The legislation also requires the listed companies to provide documentation showing that they are not owned or controlled by a governmental entity. It also requires that the SEC prohibit the trading of the company’s stock in the U.S. if its audits cannot be inspected for three consecutive years.
The USCC also reports that among the 248 Chinese companies listed on exchanges in the U.S. are eight companies that are “national-level Chinese state-owned enterprises.” State-owned companies in China are controlled by the Chinese Communist Party (CCP). (That Americans are unwittingly raising capital to fund state-owned or state-controlled companies in China is nothing short of breathtaking.)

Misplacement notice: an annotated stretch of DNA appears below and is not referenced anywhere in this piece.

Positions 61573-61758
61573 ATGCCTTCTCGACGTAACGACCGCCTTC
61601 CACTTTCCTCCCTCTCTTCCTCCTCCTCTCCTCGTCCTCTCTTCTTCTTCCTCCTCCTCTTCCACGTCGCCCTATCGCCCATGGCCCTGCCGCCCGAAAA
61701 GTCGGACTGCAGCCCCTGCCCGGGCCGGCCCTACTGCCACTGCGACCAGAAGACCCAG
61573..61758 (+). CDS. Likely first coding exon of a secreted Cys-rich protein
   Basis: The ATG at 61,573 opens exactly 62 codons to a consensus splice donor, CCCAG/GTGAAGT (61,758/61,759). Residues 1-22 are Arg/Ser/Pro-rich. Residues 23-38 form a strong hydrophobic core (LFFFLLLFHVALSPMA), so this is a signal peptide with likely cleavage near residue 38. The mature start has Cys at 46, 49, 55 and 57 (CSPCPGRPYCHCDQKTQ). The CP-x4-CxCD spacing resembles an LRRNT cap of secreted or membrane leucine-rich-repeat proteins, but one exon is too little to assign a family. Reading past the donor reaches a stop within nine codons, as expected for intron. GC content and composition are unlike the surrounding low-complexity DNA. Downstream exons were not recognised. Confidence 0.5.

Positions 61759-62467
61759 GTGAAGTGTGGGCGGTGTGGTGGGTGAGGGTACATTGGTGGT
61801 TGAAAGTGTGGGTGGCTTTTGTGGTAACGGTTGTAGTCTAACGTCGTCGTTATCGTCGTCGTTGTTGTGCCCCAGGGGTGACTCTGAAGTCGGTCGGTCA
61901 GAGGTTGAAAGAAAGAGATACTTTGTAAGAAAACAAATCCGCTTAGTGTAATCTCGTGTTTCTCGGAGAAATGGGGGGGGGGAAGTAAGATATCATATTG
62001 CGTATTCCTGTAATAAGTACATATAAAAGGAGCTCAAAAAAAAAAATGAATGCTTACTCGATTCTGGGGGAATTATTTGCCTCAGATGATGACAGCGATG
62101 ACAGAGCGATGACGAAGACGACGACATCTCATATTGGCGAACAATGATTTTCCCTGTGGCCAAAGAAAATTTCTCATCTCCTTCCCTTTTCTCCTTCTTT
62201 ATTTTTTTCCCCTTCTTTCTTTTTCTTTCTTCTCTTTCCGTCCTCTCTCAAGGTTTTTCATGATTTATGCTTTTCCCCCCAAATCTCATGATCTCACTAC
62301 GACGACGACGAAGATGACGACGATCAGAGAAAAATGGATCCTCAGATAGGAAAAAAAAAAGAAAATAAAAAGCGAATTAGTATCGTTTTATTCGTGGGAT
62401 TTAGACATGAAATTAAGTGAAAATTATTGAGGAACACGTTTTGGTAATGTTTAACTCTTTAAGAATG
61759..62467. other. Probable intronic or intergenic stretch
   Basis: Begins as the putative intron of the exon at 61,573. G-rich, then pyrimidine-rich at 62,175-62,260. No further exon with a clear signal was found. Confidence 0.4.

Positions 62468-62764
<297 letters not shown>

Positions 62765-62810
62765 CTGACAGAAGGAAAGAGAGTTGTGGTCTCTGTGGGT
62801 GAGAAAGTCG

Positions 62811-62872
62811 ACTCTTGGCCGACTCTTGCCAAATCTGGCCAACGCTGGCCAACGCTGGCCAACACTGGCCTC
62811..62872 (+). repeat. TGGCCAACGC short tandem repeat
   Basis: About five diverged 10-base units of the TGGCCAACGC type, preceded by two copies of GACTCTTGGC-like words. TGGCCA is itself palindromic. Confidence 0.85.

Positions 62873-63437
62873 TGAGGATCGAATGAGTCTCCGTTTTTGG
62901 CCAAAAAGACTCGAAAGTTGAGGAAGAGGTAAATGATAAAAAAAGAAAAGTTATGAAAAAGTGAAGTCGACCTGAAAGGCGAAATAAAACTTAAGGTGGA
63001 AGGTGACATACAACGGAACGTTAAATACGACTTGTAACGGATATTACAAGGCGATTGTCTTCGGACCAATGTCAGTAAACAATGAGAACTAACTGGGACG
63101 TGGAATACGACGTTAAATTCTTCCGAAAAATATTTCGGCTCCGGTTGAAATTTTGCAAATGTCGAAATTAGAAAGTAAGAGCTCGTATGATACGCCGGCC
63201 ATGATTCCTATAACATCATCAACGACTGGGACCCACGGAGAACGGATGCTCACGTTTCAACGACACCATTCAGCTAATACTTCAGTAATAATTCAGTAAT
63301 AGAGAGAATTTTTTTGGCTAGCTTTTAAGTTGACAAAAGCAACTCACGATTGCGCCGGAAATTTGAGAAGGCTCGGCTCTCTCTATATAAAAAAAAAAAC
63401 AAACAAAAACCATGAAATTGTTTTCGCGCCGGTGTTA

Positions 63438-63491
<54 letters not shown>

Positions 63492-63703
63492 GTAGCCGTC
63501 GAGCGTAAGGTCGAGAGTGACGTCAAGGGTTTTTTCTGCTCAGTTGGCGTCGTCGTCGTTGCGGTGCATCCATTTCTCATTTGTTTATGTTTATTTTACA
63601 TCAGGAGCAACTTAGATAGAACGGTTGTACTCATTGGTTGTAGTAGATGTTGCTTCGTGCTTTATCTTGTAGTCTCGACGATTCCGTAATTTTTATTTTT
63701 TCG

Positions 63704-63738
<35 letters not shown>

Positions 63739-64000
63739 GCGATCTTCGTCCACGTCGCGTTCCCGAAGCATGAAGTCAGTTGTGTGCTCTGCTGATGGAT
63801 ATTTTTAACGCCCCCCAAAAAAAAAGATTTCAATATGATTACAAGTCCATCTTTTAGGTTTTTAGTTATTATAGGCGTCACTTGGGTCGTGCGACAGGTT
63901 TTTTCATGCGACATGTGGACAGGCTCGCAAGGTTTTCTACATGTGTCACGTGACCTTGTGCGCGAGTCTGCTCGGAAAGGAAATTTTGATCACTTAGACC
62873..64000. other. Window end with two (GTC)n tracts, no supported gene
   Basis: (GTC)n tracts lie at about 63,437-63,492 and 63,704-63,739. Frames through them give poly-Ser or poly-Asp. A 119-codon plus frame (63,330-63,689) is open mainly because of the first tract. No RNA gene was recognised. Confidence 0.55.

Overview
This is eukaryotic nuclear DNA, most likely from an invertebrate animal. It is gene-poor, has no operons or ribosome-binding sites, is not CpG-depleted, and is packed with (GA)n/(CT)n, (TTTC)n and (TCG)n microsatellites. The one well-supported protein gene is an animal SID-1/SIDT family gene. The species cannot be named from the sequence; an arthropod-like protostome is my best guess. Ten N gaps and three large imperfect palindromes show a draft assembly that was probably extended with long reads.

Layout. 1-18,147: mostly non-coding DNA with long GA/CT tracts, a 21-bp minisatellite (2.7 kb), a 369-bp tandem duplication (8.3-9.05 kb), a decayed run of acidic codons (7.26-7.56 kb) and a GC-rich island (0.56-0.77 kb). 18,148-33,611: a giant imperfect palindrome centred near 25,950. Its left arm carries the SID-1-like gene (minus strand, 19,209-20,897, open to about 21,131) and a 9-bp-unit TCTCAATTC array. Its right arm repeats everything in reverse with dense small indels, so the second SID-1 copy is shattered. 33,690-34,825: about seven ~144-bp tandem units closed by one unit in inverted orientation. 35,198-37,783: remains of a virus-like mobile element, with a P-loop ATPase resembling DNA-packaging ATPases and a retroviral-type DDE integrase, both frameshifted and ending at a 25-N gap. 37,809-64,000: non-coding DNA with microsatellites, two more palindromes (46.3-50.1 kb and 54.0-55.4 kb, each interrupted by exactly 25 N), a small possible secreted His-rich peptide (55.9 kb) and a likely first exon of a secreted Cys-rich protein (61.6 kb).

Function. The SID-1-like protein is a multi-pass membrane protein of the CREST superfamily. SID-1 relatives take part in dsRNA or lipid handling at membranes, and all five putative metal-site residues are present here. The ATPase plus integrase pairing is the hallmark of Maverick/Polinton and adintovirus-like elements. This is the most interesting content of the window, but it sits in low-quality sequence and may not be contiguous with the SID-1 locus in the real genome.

The U.S. listed Chinese companies, including the eight owned by the Chinese government, had their Initial Public Offerings (IPOs) underwritten by some of the biggest names on Wall Street, including JPMorgan Chase, Morgan Stanley, Goldman Sachs, and Citigroup, among others.
The fact that we have allowed companies to be listed on US exchanges without providing audits for over 19 years since we asked tells us what about our regulators.
These companies are not held in any TSP fund, but would be held in the TSP I fund if emerging markets are added. Emerging market companies without Western standard audits should not be listed in the US or in our retirement funds.